It’s one thing to “look at the camera” — but quite another to have the camera looking at you, says David Cullen in his Passing Zone column.   -  Graphic: HDT

It’s one thing to “look at the camera” — but quite another to have the camera looking at you, says David Cullen in his Passing Zone column. 

Graphic: HDT

It’s one thing to “look at the camera” — but quite another to have the camera looking at you. Especially when it’s always eyeing you, as can driver-facing cameras (DFCs) inside truck cabs. 

Along with road-facing cameras, DFCs can boost driver safety awareness and performance by discerning when more or refresher driver training is needed. Both types also provide camera-eye accounts of collisions and other accidents and often help exonerate drivers. Video captured by a road-facing camera can show how the incident unfolded on the roadway, while the driver-facing one can reveal whether a driver was paying full attention before and during the event.  

Nonetheless, the “useful for when it might happen” advantage of DFCs are a hard sell by carriers when their drivers feel such cameras are constantly invading their privacy — the mere perception of which can unnerve them while they’re trying to earn a living. Big Brother? No, thank you. 

No wonder the American Transportation Research Institute jumped in to take a closer look at how to make that unblinking gaze into the cab less aggravating for truck drivers.  

The nonprofit research group’s new report concluded that driver-facing cameras are not well utilized across the trucking industry, often for the following reasons: driver privacy issues/concerns; confusion over video use, personnel access and recording models; and concern that truck driver negligence, however subtle, will be highlighted. 

ATRI found that driver approval of driver-facing cameras “tends to be low,” sitting at just 2.24 on a 0-to-10 scale as rated by 650 current users from across the industry. The report states that "low scores are driven in part by limited experience, confusion over the variety of camera systems, unclear carrier policies, and strong concerns about privacy.”  

The good news is that ATRI identified specific carrier policies and driver management approaches that it said should lead to higher driver ratings. 

For instance, the report found that overall approval of driver-facing cameras was 87% higher when carriers used video footage for a combination of safety programs, driver coaching, and training, compared to when there was no proactive safety use.

One driver was quoted in the report, “you get the feeling that you are being watched 100% of the time. I know that is not the case, but it’s the perception. The company has to find a way to assure the driver that they are not looking to punish the driver for every little thing that they may do wrong.”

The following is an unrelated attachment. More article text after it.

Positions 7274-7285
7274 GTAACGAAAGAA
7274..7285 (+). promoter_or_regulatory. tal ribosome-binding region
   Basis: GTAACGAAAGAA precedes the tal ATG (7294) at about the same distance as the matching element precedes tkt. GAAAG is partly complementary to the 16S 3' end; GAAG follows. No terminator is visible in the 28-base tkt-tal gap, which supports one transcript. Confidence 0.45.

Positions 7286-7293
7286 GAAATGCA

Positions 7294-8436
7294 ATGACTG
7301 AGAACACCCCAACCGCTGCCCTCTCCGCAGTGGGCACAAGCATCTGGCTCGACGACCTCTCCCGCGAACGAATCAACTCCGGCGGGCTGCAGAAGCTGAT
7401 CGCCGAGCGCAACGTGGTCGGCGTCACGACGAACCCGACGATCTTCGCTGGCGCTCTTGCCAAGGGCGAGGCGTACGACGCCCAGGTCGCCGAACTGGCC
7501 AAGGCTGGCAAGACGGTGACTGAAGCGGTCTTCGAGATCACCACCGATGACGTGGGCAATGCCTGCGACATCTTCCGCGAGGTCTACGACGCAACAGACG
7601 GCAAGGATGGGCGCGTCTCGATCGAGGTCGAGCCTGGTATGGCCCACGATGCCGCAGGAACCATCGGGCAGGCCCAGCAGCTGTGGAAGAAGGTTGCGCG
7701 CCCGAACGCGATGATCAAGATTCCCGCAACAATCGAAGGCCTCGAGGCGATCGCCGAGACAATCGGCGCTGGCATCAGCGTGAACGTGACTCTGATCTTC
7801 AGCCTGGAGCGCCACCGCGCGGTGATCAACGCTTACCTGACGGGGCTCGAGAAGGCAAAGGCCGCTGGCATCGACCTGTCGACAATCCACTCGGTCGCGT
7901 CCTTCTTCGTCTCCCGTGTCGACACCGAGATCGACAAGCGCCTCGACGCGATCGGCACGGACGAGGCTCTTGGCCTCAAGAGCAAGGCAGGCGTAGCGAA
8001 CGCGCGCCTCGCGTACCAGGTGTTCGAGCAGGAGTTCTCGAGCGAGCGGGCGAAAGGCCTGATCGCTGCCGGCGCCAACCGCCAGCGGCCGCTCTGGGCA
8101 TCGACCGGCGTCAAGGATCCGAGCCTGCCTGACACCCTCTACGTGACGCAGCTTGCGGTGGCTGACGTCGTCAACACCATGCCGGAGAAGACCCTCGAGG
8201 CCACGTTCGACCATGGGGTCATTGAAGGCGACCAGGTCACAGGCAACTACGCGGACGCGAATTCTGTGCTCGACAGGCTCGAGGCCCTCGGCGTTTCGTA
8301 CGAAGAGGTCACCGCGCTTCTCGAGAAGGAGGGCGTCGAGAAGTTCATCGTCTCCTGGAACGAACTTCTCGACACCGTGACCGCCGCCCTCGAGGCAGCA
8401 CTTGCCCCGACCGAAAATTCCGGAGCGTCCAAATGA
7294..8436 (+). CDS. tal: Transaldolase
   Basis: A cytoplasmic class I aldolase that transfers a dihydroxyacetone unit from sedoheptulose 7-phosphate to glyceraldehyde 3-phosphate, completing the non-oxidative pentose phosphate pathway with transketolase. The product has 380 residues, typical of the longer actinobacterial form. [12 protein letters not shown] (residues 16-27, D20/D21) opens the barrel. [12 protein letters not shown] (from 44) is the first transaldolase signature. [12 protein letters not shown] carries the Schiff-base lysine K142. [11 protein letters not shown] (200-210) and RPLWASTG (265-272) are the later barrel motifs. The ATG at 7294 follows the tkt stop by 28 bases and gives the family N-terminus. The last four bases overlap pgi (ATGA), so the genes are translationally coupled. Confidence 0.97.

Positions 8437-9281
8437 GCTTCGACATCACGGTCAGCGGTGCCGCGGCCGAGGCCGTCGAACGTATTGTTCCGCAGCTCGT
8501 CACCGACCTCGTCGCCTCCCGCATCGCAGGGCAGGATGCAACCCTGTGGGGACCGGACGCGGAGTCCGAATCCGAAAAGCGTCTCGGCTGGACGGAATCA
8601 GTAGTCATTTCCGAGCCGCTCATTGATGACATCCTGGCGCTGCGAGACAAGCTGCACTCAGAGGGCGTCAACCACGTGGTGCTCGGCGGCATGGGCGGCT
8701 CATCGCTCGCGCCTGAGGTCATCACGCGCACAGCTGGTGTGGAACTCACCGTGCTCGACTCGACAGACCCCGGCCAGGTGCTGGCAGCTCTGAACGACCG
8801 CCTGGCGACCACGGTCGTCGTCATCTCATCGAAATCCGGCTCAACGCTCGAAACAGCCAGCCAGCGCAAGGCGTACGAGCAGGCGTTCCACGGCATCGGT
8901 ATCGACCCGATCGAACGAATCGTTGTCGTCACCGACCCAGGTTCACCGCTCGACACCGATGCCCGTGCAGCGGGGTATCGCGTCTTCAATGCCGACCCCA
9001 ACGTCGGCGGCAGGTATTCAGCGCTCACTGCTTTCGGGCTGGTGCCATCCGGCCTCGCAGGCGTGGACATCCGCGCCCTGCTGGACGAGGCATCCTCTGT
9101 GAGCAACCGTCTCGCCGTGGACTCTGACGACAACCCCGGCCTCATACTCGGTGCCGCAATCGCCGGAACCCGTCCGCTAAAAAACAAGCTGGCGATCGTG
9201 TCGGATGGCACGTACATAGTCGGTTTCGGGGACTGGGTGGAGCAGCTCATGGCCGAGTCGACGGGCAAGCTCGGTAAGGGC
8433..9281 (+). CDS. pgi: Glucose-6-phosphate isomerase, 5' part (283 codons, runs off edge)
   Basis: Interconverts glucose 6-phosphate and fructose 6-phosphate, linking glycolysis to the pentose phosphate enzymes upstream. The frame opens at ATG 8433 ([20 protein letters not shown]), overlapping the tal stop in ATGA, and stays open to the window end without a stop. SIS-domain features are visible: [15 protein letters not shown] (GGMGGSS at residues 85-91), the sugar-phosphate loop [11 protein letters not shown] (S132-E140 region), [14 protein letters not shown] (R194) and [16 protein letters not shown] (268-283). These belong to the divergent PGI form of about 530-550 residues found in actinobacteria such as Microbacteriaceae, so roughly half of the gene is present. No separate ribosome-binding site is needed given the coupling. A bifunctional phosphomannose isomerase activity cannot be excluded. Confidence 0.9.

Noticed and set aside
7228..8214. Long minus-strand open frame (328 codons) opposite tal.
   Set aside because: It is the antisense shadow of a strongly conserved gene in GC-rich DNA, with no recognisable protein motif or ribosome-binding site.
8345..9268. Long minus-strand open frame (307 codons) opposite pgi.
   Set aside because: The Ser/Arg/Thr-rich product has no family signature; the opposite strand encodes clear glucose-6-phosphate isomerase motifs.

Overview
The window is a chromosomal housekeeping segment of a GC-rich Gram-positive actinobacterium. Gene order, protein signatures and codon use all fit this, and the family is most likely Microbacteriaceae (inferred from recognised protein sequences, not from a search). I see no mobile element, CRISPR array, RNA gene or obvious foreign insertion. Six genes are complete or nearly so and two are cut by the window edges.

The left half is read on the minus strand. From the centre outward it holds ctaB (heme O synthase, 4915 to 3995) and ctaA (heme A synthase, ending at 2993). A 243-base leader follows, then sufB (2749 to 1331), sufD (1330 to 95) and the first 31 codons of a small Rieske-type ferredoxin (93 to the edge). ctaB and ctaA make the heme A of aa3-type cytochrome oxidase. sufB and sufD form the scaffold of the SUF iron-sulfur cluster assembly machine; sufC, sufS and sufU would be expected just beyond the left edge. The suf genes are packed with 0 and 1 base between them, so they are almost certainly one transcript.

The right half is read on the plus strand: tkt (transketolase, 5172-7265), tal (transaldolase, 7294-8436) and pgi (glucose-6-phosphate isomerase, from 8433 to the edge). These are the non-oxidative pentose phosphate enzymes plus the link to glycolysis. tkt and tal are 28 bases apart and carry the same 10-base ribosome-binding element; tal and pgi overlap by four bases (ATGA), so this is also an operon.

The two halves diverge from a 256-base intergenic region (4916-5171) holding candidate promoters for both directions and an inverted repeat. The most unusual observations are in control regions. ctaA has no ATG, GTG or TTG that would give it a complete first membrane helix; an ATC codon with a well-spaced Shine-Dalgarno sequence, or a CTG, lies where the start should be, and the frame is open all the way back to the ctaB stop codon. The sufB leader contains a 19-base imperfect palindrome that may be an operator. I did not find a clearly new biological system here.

Additional analysis focused on insurance and litigation aspects. Experts in both those fields expressed a preference for event-based driver-facing cameras over continuously recording cameras. They concurred with drivers that primary video footage access should be limited to safety managers as much as possible. 

ATRI also cited other research finding that road-facing cameras are a truck driver’s second most preferred in-cab technology. “[Yet] decades ago, truck drivers abhorred all in-cab camera systems — providing a hint that education, clear policies, device costs, and litigation precedents can influence truck driver attitudes over time.” 

In short, by all means consider investing in both types of in-cab cameras to improve safety, including your drivers’ safety, and to reduce litigation and insurance risks. But don’t go all “1984” with the driver-facing cameras. That you have the right to peer into the cab doesn’t mean you have to see all at all times — just the ability to see what you truly need to see.  

This commentary is published in the May 2023 issue of Heavy Duty Trucking

For research on driver-facing cameras in the trucking industry, you can read our report here

About the author
David Cullen

David Cullen

[Former] Business/Washington Contributing Editor

David Cullen comments on the positive and negative factors impacting trucking – from the latest government regulations and policy initiatives coming out of Washington DC to the array of business and societal pressures that also determine what truck-fleet managers must do to ensure their operations keep on driving ahead.

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